Town of Dayton, Indiana

MAY UPDATE

“Hello May. Bring us new hope and make our lives beautiful like spring flowers.”

 

Dayton has been awarded over $221,000 from the State of Indiana’s Community Crossing matching grant program that will cover 75% of the cost of Dayton street projects this year. We thank and applaud our town manager, Mark Harlow, for doing the legwork necessary for the grant application, and for all he does for the Town of Dayton. 

 

An independent income survey of the town is still in progress, and we hope you will participate if you receive a survey. (No one from the town is involved in the survey.) Please help us open the door for grants for a Comprehensive Plan, Sewer line testing, and other projects. 

 

May brings the much-anticipated Fish Fry by the Sheffield Township Volunteer Fire Department on Saturday, May 15th from 4-7:30. The spring Fish Fry will again be a drive-thru, and we hope residents and visitors alike will come out to support our Fire Department.

 

Many residents are planning garage sales on May 14th and/or May 15th, and the town utility clerk has graciously volunteered to create a digital map of the sales. Anyone wanting to add their sale to the map can simply fill out this form.

 

Happy May!

Links to the audio from the 2020 telephone meetings can be found here.

Town%20Hall%20and%20Gazebo_edited.jpg

Town Updates

Dayton Garage Sale Map

More than 40 Dayton residents have scheduled Garage Sales on Friday and Saturday May 14-15.

Note that days and times vary, and can be found on the digital interactive map that can be linked to from here. Zoom into the purple shapes and click on each one to reveal the days and hours that were submitted.

A printable map showing the addresses of each sale can be found here.

Special Meeting

The Dayton Town Council will hold a special telephone meeting on Tuesday May 18th at 6pm. Instructions to listen and comment can be found here and an agenda will be shared before the meeting.

Indiana Emergency Rental Assistance

The Indiana Emergency Rental Assistance program can provide assistance for up to 12 months to cover past due and ongoing rent and utility payments for qualified renters. Apply at 

www.indianahousingnow.org

Dayton Awarded Community Crossing

Matching Grant for 2021

The Town of Dayton has been awarded $221,402.10 from the State of Indiana Community Crossing Matching Grant program. See the road projects scheduled for 2021 here.

Dayton Town Calendar

© 2019 Town of Dayton, Indiana.

William Bush Started It

A long, long time ago …

…the first settlers arrived in Dayton. It was 1825 when William Bush and others settled here, and Bush probably sold the first lots about 1827, the year the town celebrates as its founding. Two years later, the town was officially platted, in two parts. In 1829, both Dr. Timothy Horram, who owned land adjoining Bush’s, and William Bush decided it was time to file a plat. The two men used the same surveyor and filed their plats on the same day, September 16, 1829. Bush called his plat Marquis (de), with all lots lying along the south side of the state road now known as Indiana 38.  Dr. Horram called his plat Fairfield, with all lots lying north of the road. Bush’s plat for Marquis was entered first (Deed Book A, p. 381), earning him the honor of town founder. Horram’s plat for Fairfield is recorded on the following page (Deed Book A, p 382.). The name Marquis may never have been used, but for some reason early local histories often get it backward, claiming that the town was first called Fairfield by William Bush, and later Marquis by Horram.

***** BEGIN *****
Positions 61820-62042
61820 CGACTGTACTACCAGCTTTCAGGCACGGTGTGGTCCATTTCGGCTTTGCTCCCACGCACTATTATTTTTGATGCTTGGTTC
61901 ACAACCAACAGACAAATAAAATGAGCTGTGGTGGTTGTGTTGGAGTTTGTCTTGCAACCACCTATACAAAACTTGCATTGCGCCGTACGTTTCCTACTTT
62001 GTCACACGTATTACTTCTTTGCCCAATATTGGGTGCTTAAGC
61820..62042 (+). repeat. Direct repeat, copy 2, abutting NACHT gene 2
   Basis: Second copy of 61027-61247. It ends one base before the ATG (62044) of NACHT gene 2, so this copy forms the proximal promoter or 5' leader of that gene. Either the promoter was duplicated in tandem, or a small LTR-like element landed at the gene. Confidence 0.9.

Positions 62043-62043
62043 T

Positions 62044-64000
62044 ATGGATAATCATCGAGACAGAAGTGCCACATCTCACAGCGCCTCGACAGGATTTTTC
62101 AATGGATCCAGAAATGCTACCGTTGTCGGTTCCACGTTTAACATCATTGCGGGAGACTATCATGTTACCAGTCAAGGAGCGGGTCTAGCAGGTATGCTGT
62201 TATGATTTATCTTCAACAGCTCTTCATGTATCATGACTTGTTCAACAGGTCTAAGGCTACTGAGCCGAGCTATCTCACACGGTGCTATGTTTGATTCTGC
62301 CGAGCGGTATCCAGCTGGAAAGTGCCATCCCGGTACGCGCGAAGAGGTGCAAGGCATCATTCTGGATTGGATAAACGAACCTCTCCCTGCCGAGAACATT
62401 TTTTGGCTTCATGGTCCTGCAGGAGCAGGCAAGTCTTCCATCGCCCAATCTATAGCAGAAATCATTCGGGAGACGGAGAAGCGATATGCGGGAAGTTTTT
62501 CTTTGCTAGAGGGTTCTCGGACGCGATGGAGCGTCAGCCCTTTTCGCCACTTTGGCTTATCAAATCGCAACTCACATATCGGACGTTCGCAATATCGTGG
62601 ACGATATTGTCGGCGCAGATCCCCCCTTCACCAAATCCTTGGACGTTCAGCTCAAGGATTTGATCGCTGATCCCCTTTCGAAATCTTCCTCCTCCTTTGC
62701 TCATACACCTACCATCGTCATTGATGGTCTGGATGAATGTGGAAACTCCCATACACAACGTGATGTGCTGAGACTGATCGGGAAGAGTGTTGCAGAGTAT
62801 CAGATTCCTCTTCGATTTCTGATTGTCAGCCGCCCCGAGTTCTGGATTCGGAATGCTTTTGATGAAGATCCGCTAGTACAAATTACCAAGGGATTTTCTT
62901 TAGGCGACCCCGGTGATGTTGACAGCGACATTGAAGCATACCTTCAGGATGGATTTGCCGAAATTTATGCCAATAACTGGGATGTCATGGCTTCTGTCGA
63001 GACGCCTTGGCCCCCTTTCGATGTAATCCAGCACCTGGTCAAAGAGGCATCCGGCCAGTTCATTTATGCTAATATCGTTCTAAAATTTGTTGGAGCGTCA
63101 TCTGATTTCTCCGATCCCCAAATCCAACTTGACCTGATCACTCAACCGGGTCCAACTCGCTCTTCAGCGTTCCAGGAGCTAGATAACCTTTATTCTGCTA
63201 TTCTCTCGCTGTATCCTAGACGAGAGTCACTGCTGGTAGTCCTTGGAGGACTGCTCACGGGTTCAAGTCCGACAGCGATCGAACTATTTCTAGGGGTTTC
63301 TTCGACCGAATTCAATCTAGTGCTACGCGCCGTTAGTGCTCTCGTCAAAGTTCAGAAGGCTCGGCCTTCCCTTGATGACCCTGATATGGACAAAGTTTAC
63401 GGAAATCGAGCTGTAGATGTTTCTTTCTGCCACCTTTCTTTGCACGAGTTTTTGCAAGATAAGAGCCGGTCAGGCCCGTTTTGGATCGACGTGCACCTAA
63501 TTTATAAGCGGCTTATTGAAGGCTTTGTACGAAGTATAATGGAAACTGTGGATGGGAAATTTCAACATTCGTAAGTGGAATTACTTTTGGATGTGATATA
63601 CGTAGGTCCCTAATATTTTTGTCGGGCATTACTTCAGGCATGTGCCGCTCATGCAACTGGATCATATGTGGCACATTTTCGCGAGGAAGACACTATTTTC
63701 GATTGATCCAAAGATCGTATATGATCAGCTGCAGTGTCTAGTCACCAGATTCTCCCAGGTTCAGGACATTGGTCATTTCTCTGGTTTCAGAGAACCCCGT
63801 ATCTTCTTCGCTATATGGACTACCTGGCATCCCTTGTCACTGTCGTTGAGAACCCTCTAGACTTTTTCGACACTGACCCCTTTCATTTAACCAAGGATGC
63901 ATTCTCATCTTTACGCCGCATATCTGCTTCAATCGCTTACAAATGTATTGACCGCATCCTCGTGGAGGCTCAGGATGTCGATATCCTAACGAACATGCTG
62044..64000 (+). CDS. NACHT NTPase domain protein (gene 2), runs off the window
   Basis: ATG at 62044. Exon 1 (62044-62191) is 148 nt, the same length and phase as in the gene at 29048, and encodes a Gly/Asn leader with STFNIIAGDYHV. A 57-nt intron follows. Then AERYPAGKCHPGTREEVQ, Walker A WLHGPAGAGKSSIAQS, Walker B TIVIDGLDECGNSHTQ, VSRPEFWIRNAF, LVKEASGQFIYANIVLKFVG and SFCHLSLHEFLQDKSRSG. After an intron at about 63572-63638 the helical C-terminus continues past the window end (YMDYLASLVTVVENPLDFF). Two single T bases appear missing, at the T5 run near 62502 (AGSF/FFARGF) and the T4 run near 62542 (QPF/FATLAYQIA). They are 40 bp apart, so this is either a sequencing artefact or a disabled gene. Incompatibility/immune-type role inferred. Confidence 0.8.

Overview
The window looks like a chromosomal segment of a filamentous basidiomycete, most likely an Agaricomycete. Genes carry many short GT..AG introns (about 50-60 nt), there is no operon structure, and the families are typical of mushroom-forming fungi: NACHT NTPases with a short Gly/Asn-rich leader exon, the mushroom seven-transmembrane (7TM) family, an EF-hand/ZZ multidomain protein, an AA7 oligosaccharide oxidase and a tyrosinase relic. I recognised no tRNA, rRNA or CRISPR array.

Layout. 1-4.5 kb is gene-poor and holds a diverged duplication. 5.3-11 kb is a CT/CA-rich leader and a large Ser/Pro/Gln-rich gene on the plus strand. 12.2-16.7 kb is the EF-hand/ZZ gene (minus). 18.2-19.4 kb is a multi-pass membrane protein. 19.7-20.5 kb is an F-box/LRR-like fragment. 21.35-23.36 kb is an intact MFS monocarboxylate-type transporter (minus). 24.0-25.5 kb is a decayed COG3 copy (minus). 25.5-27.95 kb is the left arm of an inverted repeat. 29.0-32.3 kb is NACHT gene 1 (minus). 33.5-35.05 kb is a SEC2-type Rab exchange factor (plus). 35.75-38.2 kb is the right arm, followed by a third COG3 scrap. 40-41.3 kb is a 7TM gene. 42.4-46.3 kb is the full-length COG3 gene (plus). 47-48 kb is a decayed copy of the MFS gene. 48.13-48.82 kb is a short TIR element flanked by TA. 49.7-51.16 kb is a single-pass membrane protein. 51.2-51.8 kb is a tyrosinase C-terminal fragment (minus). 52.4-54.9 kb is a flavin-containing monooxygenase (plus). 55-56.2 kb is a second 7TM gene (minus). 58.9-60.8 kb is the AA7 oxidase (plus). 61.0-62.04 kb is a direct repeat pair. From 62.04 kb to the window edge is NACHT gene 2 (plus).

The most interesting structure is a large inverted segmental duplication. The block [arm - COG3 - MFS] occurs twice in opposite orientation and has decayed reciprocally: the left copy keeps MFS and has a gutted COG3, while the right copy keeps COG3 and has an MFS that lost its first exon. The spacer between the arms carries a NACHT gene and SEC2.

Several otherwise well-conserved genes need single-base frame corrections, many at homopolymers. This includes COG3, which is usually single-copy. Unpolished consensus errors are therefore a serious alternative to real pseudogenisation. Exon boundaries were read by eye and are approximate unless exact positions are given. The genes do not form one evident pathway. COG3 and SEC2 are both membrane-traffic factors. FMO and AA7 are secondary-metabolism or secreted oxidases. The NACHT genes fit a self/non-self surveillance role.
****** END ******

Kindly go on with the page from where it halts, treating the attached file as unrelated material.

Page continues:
In a deed recorded October 5, 1830 (at Deed Book B, page 278), David Gregory platted an addition to the town of Fairfield, with all lots lying west of Conjunction St (alongside Fairfield) and north of the state road (across from the west half of Bush’s Marquis plat).

When the growing town applied for a post office, it was denied the use of the name Fairfield because there was already a post office by that name in Indiana, a dilemma shared with several other aspiring Fairfields around the state. Legend says Gregory offered to donate a lot for a school if the town would take the name Dayton, after the prosperous Dayton, Ohio, in the area from which Gregory and others had come. On April 19, 1831, the Dayton post office was established, and on July 5, 1831, Gregory deeded a lot for a school (lot 19; Book 58, p. 172), although it was not, as legend says, exactly on the spot where the school stands today. It was on a lot directly in front of today’s school location but facing Main Street. The one-room school was built far back on the lot, and the land where the school stands today was also Gregory land at the time, making it essentially the same location. As new buildings were erected, they were located behind the existing building, on the north edge of the town.

 

Much has happened in Dayton since then…

Susan Clawson